Cryptocurrency and anonymity – why the two do not necessarily go hand in hand
A recent UK case has established the principle that exchanges must help identify fraudsters using their platforms, reports Syed Rahman
A regular feature of crypto crime has been the seemingly uphill struggle to establish who took the assets and where they are keeping them. There then follows the challenge of determining the best way to recover them.
The nature of cryptocurrency can make it much more difficult to trace and recover such assets than it is to regain more tangible assets. The limited amount of information available about those using cryptocurrency and its exchanges have posed obstacles to those who have lost such assets and are looking for a way to acquire them again.
Yet in a case that we are involved in, we have been able to go some way to dispelling the long-held belief that those involved in crypto-related crime can always rely on anonymity to help them avoid identification. Anonymity in the cryptocurrency world has not been as freely available as some may believe. Our case has gone a long way to confirming this.
Fraudsters hacked their way into our client’s cryptocurrency accounts that were held on the Binance exchange. They could not remove the assets from the accounts due to safeguards, so they traded the assets to a third party linked to themselves at a fraction of their true value before then selling those assets at their proper value and taking their illegal gains out of the exchange. This left our client facing losses estimated at over $2.6m.
It is inarguable that both the lack of regulation surrounding cryptocurrency and the rapid rate of its development have ensured that it has become the tool of choice for many looking to make illegal gains. But what could always be argued against was the assumption that those involved in such activity would remain anonymous.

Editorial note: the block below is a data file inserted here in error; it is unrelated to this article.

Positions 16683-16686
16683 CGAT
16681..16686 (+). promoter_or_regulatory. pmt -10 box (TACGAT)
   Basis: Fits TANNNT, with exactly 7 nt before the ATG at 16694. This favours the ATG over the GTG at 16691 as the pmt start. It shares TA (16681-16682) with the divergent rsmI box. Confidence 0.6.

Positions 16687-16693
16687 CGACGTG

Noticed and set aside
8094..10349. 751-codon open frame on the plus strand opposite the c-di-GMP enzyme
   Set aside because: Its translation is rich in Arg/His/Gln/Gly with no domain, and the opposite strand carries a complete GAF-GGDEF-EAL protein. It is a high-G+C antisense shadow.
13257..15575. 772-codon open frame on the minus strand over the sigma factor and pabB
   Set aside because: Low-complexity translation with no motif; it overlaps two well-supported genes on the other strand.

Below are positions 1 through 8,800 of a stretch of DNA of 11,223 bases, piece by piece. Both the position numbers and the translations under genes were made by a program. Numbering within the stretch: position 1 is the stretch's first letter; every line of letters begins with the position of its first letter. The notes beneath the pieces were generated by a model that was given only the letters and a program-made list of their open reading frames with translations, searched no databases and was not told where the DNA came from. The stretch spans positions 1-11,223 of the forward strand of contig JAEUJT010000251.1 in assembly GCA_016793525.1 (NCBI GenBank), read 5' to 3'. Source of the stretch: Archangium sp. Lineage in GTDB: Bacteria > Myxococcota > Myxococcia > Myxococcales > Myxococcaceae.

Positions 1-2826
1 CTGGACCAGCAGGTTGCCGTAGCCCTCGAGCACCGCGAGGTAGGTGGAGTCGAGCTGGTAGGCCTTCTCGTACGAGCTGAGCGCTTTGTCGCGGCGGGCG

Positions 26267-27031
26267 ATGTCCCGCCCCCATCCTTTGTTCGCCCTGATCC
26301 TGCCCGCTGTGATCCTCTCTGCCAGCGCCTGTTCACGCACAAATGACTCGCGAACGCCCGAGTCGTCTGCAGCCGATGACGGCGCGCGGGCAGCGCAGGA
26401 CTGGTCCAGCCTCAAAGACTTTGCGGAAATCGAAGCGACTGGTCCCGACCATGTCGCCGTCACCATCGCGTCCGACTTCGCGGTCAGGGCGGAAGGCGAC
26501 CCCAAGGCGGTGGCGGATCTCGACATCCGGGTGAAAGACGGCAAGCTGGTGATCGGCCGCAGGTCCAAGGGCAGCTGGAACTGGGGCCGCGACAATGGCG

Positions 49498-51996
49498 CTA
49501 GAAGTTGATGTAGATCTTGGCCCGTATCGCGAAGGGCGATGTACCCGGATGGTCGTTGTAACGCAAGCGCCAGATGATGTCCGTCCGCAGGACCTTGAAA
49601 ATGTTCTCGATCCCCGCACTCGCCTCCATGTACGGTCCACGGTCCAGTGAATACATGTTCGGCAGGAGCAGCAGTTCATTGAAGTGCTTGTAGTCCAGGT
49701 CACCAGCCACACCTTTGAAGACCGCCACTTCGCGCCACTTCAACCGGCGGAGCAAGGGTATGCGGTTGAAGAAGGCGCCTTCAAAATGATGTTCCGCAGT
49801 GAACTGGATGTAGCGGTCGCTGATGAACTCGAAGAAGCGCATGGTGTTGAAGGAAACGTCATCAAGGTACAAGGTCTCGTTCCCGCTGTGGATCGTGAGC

Making use of the right tools and the correct application of the most appropriate procedures ensure that it is possible to track, locate and recover cryptoassets that have been taken illegally. It is both inaccurate and misleading to assume that people can make legal or illegal use of cryptocurrency without there being any possibility of them being identified. While it is certainly the case that cryptocurrency-related activity can be conducted with no prospect of your identity being known in the immediate future, anyone looking for a permanent guarantee of anonymity will look in vain.
In our case, Fetch AI Limited, Fetch AI Foundation PTE v Persons Unknown, Binance Holdings and Binance Markets, the High Court in London ordered Binance to both identify those who carried out the hack and freeze their accounts. It is a case that establishes the principle that cryptocurrency exchanges should be doing what they can to identify those who are using their facilities to make illegal gains.
The $2.6m at stake in this case is in no way huge by the standards of cryptocurrency crime, although it is obviously a very significant amount to our client. But the fact that the court has ordered one of the largest cryptocurrency exchanges in the world to take steps to combat its rogue users and assist those who lost assets on it will be important whenever other such cases of cryptocurrency fraud come to court.
There will be many parties in the future who look to the law to help them locate and recover crypto assets that have been taken from them through illegal means. The challenge of trying to recover assets that are rightfully theirs can be incredibly difficult if there is no way of knowing who has taken them and where they are now held. But the High Court has now made it clear that anonymity is not something that those involved in such wrongdoing can take for granted.
This was a case that showed the highly sophisticated levels of planning that are being employed by those who aim to make illegal gains from cryptocurrency. The way they sought to steal the assets was not a practice that had come to light before, and it emphasises that the nature of such crime is constantly evolving.
Such a situation creates a need for more intensive oversight from regulators, better communication from crypto exchanges to their users and a willingness to learn from what has happened – or a combination of all three. But this particular case has at least shown that the courts of England and Wales are prepared to do what they can to help those who have lost assets to crypto fraud, while ensuring that those responsible are not protected by a cloak of anonymity.
Syed Rahman is a partner at London financial crime specialists firm Rahman Ravelli